Stigmatization, self-esteem and mental well-being among people living with HIV/AIDs
Namuli, Tracy Kisaakye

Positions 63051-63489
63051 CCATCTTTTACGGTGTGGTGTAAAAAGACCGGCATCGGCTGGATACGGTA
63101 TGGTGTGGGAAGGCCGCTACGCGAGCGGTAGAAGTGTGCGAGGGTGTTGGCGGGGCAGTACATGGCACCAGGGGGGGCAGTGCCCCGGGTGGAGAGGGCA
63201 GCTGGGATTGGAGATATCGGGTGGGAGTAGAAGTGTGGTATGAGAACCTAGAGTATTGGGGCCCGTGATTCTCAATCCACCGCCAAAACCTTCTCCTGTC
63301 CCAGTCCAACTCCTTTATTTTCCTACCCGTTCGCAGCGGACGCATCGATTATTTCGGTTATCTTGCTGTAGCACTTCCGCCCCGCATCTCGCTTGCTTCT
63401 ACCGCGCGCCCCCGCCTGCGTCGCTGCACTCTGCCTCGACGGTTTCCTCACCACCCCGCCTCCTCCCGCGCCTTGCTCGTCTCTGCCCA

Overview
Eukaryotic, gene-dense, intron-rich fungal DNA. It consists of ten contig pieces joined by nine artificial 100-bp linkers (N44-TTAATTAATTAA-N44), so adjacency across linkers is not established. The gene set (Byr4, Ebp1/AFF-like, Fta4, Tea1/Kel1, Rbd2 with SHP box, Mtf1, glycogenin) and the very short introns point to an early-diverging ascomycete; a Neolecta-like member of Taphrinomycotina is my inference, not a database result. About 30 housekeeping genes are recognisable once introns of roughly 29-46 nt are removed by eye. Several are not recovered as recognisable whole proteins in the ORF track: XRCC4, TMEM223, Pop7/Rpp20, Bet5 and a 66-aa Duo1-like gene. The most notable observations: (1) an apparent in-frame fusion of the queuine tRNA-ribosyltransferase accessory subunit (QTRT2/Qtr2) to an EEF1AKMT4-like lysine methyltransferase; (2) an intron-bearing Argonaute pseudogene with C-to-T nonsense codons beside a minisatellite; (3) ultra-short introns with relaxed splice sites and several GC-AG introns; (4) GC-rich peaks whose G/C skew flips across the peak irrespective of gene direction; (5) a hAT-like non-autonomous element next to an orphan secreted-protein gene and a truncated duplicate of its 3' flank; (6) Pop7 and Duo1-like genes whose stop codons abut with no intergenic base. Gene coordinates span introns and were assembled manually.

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Background: HIV/AIDS is a major cause for concern with an estimated prevalence of 36.7 million HIV-positive persons worldwide in 2016 with a total of 1 million deaths globally. The infection affects self-esteem, mental wellbeing and the victims also are stigmatized. This study aimed to determine the relationship between Stigmatization, Self-Esteem and Mental Health Well-Being among People Living with HIV/AIDS. Method: This was a cross-sectional survey involving collection of data from the HIV patients in different ART clinic will be visited. These clinics offer comprehensive antiretroviral therapy (ART) to adults and children. This study used self-answered questionnaires to interview a total of 384 patients. Collected data was entered and cleaned in Microsoft excel 2016 and exported to SPSS (Version 21) for further analyses. Descriptive analysis and Pearson correlational analysis was done to assess the relationship between Stigmatization, Self-esteem and Mental wellbeing among people living with HIV. Results: This study interviewed a total of 384 participants. We found that there was significant relationship between stigmatization and self-esteem (r= -0.471, p= 0.00), there was significant relationship between stigmatization and mental well-being (r= -0.106, p= 0.038), and there was significant relationship between self-esteem and mental well-being (r= 0.247, p= 0.00). Conclusion: Stigmatization, Self-esteem and Mental wellbeing are important factors that influence people living with HIV. Key words: Stigmatization, Self-esteem, Mental wellbeing, People living with HIV.